In my previous post I described how to load complex data objects from the persistent storage using the “auto-load” technique. Using that approach a developer can statically identify specific (child) properties which should be returned along with the parent object(s) when a client app sends a request to load them. That approach works well for object relations which must be unconditionally returned with the parent object. However, there are many scenarios when the client app must control which relations should be preloaded and returned along with the parent. The API described below allows to accomplish that.
Previously I wrote a post on how to retrieve data objects from Backendless. The code in the article loads a collection of the Restaurant objects and although it does not show it, the related collection of the Location objects arrives un-initialized. That is the default behavior of Backendless when it comes to loading related objects. The code below demonstrates that the collection is indeed empty (null). (The code in these examples is from the article describing how to generate client-side code based on data tables).
In a Backendless backend you can restrict access to API operations and/or application data. A restriction may apply either to specific users or to roles. When a restriction applies to a role, it automatically applies to the users in that role. For example, suppose you have two roles in a job-searching application – employer and job-candidate. Each role will have a certain set of permissions, for instance an employer can see all the candidates who applied for a job.
Backendless supports two types of roles – system-defined and developer-defined roles. System roles automatically come with the backend, Backendless assigns them based on how user logs in or accesses the app. For example, the AuthenticatedUser role is assigned to any users who successfully logs in.
It is a common use case when two or more users try (or need) to login to an application using the same user ID and password combination. Some applications allow it (for example, Netflix supports concurrent logins with the same credentials from different devices) and other apps restrict it. With Backendless you can easily configure your backend to support either way of handling multiple logins without writing a single line of code. To configure the multiple login policy:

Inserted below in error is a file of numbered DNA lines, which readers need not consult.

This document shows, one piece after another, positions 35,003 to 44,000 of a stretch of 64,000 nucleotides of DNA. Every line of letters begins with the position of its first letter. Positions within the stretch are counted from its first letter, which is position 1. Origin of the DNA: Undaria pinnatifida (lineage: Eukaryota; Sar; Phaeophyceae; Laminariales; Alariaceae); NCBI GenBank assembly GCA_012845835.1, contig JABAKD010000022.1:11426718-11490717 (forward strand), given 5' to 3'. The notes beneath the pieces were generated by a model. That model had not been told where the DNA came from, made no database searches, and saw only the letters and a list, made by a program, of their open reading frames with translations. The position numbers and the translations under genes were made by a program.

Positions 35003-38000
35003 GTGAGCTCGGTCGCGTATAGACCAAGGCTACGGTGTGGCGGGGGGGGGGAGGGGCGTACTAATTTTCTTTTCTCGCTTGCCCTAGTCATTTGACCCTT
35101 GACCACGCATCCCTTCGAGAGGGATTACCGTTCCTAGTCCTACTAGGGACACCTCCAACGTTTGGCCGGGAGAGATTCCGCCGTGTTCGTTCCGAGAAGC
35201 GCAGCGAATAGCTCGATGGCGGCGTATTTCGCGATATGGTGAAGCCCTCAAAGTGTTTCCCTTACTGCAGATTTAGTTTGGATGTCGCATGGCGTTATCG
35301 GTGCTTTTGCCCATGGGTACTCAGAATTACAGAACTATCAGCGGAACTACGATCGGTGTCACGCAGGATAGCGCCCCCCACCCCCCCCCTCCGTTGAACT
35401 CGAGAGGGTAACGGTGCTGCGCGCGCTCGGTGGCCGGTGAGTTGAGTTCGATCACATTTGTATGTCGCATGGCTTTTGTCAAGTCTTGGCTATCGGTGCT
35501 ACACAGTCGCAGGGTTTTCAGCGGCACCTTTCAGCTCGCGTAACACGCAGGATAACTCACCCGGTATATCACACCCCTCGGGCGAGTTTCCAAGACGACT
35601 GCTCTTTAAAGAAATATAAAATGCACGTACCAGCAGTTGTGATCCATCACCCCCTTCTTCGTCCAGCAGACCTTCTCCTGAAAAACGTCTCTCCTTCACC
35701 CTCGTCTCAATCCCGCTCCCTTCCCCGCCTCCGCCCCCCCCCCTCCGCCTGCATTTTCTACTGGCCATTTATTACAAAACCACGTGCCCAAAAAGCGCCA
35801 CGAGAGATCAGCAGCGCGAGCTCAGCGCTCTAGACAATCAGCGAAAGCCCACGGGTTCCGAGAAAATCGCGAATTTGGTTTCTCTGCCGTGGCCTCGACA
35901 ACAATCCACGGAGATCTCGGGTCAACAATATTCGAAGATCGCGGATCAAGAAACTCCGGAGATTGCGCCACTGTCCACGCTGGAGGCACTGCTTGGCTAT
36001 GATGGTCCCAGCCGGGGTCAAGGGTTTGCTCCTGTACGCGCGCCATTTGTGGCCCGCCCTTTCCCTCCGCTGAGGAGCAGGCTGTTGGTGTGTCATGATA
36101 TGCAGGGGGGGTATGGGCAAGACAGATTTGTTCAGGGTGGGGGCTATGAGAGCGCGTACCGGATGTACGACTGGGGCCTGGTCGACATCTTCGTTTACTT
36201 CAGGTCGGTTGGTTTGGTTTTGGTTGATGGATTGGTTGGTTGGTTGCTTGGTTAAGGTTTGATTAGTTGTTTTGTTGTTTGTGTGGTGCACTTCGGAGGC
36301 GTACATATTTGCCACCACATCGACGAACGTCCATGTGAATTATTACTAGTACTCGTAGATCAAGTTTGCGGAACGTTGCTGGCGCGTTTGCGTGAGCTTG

Since today is a saturday let’s review a fun feature – ROI (return on investment) calculator. That many sound like a boring subject, but we sure tried to make it fun. Indeed, if you are a developer and are tasked to figure out how a product or a service can save money, it may be a daunting task. Certainly not with Backendless. First of all you can start with our service at no cost all – the Backendless free plan is very generous with unlimited API calls and no request per second throttling. On top of this, Backendless will tell you how much money you’re saving just by using it. Here’s how you can find out:
Loading data objects from the Backendless persistent storage is a fundamental operation a large majority of the online/mobile applications require. Backendless data retrieval API is simple, yet very powerful. As you will learn in the course of this series, the API provides the following capabilities:
In this post we continue our mission to build a restaurant to-go order app. So far we have put together UI mockups for the future Backendless application, and designed data schema for all application’s data entities. At this point we got very close to the coding part. As the title of this article suggests, we will be generating some code, but before we do it, let me describe a core principle of the client-server integration with Backendless.
As soon as you have data in a persistent storage, the question of searching would be one of the first to come up. Indeed, how can you query the backend for data? We considered multiple options and settled on the most popular one – SQL. However, we had to take a few shortcuts to allow SQL searches – the most notable is you can use only the “where” part of an SQL query to search for your data. Consider the following data table:
Backendless can create tables when you store object hierarchies from a client application. Also, I described how to manually create data tables using Backendless console. Finally, there is one more approach which makes table creation as simple as it gets. The approach is by uploading a file which contains schema definition for every table. The schema definition may include data types for all columns, including the ones for relations. As a part of my quest to build a restaurant to-go order app, I created all the tables in my Backendless backend. I used the schema export feature (to be discussed in the future) which generated for me a ZIP file with the schema definitions for all the tables used by the app.